Catching up on thedailywtf after some time away, and I saw a non-WTF entry on release management. Call me boring and bland, but what interests me the most about programming and software engineering is the process behind it.
I haven’t “been around the block” much as of yet in my career, but it strikes me that no matter the size of the company, they probably have LOTS of room for improvement in their release management process. Small startup? Probably hasn’t thought about “release management” at all – the product is too small, there’s more important things to do, and it’s probably (in their minds) best not to inhibit developer productivity. Tech giant? Probably thought about it a lot (likely overthinking it), but only in terms of using it as a tool to improve the quality for the end user.
So, what do I think is important for a release management process?
One-step: However the release is built (and in the case of web apps, deployed), it should ideally be a one-step process. As in, you go to the website or log in to your build/deploy server, run “# build_and_deploy” and some amount of time later, it’s done. No configuration, no billion cli flags that you need to remember every time, just run it and done. If there are configuration parameters needed, they should be stored in (private) SCM somewhere, and the defaults already set. Overriding should be possible if needed. Alternatively (for web apps), if you’ve got a good set of automated testing tools for your code and infrastructure, the code could get deployed automatically after every push to the main source code repository.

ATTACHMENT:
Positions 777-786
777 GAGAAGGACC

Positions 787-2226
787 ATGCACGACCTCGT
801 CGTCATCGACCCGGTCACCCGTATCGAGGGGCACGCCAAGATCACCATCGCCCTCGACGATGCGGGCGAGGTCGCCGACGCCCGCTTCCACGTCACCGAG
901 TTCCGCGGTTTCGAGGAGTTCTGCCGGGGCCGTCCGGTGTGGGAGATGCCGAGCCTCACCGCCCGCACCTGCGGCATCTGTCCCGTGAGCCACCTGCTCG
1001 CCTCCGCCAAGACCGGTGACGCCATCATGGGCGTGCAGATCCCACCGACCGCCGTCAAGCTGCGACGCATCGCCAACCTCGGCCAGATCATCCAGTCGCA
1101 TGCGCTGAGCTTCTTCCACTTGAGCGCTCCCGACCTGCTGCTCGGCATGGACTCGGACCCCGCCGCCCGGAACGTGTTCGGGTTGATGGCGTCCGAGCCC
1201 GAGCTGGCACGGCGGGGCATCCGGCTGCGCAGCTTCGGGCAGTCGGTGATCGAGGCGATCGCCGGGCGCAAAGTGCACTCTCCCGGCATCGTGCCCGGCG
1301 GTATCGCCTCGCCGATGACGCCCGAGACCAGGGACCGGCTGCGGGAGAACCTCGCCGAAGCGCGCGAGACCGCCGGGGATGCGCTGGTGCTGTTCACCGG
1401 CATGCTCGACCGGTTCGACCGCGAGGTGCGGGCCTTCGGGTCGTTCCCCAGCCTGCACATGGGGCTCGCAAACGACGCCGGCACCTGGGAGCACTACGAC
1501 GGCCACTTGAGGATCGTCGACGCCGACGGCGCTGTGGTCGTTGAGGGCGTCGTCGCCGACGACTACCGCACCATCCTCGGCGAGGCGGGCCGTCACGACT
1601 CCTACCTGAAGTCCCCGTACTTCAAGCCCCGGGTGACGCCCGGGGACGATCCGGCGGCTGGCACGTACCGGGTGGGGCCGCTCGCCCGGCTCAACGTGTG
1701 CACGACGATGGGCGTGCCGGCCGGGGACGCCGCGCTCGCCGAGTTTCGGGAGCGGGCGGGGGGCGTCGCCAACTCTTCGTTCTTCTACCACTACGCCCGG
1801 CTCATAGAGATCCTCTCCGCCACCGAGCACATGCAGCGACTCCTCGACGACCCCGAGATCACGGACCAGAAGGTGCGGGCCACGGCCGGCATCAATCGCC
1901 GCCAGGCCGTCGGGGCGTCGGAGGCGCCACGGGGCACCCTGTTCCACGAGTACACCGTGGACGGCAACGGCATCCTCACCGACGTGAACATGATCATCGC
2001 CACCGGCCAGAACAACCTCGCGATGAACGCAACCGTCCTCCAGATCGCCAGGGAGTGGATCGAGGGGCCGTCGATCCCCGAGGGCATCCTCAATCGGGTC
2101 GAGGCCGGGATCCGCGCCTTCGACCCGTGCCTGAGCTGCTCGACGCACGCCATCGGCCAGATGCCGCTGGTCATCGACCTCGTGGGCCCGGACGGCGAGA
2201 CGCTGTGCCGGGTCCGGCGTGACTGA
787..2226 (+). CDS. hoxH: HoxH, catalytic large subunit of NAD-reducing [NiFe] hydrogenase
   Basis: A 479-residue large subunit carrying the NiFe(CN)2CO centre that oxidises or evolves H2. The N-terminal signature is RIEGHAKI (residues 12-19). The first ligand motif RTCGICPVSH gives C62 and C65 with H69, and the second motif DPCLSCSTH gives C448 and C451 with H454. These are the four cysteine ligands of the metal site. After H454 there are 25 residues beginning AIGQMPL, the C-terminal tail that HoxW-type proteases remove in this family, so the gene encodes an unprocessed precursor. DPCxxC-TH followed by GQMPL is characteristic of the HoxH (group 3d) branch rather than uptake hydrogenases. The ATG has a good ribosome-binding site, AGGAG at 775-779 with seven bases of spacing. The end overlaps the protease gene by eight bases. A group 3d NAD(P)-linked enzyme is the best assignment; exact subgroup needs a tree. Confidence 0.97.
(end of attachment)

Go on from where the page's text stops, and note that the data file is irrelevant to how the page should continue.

Same steps for development and for production/releases: A new developer on your team should be able to build and test his setup in the same way that the build/deploy is done “officially” (with perhaps an extra parameter, e.g., “# build_and_deploy –dev”).
Components are isolated, and can be rebuilt individually: That is to say, if a developer makes a change to the authentication subsystem, “build_and_deploy” should notice that it only needs to rebuild that part. It should then package everything together – the already built stuff with the parts that were repackaged (see the daily WTF link), and deploy to production or a test bed for the developer.
Everything is included: The build and deployment process should understand every part of your system (for both ‘dev/testing’ and ‘production’) – application components, backing data stores, caching solutions, etc.
Everything should be reversable: Upgrading the database version? There should be a way to reverse it for your environment, and your deploy process should understand it. Changing the schema? Have a way to reverse it. Updating the app servers? Should be able to backout SCM changesets. And so on.
If you’re release process is missing these, I won’t call it “broken” – but I will say I think you’ve got room to improve.